Counterfeit Penguins merchandise a burgeoning business

Fake versions of team merchandise proliferate around playoff time, creating headaches for law enforcement

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If the Penguins turn their tide of losses tonight and continue in the playoffs, law enforcement officials will need to brace themselves for an influx of counterfeit sports memorabilia.

Experts say even fans might want to be wary of goods that, while often cheaper than the legitimate merchandise, often turn out to be poorly made and are likely to wear out long before the memories do.

No matter where the Stanley Cup finals end up being played, authorities expect counterfeiters to be busy. The National Hockey League has seized more than 10 million items since it began policing unauthorized replicas of its products in 1992.

Traditionally, counterfeiters target the biggest games of each sports season -- the Super Bowl in football, the World Series in baseball and the Stanley Cup in hockey -- to capitalize on fans' excitement. They can be found peddling their products in the parking lots of sports arenas or, increasingly, on seemingly authentic websites.

In recent years, counterfeiters have grown adept at mimicking the appearance of the more expensive paraphernalia they are seeking to replicate. Although fans may buy counterfeit products for the lower prices, they often don't realize the products may be poorly constructed and may be contributing to criminal enterprises.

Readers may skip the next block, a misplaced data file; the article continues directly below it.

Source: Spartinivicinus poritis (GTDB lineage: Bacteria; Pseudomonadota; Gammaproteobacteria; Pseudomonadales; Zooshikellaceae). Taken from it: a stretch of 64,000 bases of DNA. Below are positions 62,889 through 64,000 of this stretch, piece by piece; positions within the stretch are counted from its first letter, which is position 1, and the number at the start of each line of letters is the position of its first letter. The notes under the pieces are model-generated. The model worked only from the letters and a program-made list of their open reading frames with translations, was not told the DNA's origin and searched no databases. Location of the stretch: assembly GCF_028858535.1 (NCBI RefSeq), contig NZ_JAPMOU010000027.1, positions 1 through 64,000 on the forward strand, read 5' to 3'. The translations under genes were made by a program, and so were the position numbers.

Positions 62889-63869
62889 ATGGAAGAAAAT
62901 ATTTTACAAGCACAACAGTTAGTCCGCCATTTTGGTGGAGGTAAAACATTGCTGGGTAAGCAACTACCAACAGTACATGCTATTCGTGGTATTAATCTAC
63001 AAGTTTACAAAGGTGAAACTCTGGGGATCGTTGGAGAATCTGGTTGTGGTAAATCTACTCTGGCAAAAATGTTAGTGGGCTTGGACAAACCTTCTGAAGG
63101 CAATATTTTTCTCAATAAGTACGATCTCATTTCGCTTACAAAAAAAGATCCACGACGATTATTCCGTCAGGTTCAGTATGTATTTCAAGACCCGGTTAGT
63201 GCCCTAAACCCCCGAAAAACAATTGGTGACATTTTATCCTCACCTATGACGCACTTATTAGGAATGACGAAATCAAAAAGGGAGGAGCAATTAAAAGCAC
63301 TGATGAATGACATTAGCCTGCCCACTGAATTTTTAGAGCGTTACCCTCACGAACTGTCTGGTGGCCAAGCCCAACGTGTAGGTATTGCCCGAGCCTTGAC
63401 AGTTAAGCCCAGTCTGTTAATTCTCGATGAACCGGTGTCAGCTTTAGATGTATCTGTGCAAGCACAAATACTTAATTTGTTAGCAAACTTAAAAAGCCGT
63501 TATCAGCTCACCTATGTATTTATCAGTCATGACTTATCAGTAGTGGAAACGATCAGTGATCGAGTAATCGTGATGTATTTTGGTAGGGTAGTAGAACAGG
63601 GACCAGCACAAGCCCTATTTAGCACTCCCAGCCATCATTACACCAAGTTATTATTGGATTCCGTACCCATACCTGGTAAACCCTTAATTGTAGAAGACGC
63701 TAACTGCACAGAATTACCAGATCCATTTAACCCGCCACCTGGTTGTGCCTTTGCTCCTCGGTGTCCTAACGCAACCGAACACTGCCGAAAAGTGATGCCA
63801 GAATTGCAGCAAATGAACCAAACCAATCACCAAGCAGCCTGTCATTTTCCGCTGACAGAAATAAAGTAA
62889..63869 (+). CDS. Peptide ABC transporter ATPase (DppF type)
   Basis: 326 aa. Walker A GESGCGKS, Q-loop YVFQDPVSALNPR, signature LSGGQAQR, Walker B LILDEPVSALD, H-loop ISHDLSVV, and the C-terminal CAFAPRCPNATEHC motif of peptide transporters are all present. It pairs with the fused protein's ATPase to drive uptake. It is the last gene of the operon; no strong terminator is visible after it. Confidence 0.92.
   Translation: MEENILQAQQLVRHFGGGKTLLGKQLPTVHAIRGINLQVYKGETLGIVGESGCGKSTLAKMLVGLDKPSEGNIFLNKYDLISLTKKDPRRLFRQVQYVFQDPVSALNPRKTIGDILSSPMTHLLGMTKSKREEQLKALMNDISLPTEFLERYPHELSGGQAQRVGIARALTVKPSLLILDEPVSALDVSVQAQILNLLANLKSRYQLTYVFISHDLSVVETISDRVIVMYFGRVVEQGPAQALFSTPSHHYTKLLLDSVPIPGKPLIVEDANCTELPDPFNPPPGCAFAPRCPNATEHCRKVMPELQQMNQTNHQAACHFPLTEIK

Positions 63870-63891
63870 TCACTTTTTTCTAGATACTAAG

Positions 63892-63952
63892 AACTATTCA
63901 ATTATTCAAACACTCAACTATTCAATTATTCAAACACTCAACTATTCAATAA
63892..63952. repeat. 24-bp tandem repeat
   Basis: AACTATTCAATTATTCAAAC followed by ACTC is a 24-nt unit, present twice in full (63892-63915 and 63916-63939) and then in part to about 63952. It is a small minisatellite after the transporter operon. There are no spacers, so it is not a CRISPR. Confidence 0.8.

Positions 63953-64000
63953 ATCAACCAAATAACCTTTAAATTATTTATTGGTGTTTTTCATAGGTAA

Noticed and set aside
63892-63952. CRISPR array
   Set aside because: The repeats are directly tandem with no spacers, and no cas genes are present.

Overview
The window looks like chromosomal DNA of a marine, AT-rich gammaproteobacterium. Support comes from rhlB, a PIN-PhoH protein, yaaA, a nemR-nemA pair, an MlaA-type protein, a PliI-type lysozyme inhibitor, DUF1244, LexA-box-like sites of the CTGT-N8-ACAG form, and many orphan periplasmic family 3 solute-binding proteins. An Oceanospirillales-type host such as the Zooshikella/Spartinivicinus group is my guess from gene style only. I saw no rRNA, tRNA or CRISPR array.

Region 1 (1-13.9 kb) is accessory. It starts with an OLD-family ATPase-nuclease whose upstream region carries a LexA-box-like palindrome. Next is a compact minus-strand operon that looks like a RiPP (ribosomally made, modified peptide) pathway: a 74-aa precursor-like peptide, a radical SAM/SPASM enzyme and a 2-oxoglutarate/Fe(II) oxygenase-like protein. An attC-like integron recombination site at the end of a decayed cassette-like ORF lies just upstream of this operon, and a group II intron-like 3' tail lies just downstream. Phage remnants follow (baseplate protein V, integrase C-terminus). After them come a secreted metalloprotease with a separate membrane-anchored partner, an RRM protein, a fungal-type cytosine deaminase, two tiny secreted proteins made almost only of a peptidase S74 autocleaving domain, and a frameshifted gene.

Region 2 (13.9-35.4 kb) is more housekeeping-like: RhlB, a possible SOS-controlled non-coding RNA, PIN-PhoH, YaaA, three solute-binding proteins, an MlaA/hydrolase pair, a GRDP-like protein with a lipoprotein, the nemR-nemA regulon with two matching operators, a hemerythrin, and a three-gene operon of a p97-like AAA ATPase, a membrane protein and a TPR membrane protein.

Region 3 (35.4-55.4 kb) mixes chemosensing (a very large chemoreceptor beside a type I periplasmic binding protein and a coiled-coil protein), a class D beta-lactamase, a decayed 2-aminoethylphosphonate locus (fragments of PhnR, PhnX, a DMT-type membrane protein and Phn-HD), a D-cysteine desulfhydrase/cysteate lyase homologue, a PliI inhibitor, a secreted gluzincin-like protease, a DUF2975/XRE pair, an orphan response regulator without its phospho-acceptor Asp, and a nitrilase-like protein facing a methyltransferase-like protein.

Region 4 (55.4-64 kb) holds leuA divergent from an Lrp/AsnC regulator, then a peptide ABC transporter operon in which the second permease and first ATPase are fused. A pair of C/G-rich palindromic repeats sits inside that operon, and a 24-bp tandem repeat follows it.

"Obviously, the most frequent consideration that consumers have when buying a counterfeit is the price," said Travis Johnson, director of legislative affairs and policy at the International Anti-Counterfeiting Coalition in Washington, D.C.

"When they're looking for a bargain, though, they don't always get what they're bargaining for."

While it's not uncommon for counterfeiters to scrimp on quality, occasionally officials even find counterfeit apparel with printed errors. At the 2009 NHL Winter Classic, law enforcement confiscated caps that were dated Jan. 1, 2008 -- the manufacturers had forgotten that the first day of January denoted the start of a new year.

During the same game, officials seized a batch of T-shirts that listed the roster of players in order, but the fakes had some problems. While the official version of the T-shirt may have included "Crosby, Sidney," the fake listed it as "Sidney, Crosby."

"The reason fans are purchasing these products is that they want to remember their team's historical playoff run," said Kelly Lynch, associate legal counsel for NHL Enterprises. "They don't want to bring home a T-shirt with the wrong roster in the back."

Ms. Lynch said counterfeiters rarely replicate the signature tags and labels that accompany authentic NHL products, such as a holographic hangtag that, when held up to the light, shifts from reading "NHL" to "LNH." She added that fans can avoid counterfeit products by ensuring they only shop at official team stores and websites.

The most common precaution taken against counterfeiters is focused on the area surrounding an arena, where vendors can invariably be found selling anywhere from a few T-shirts to a few thousand.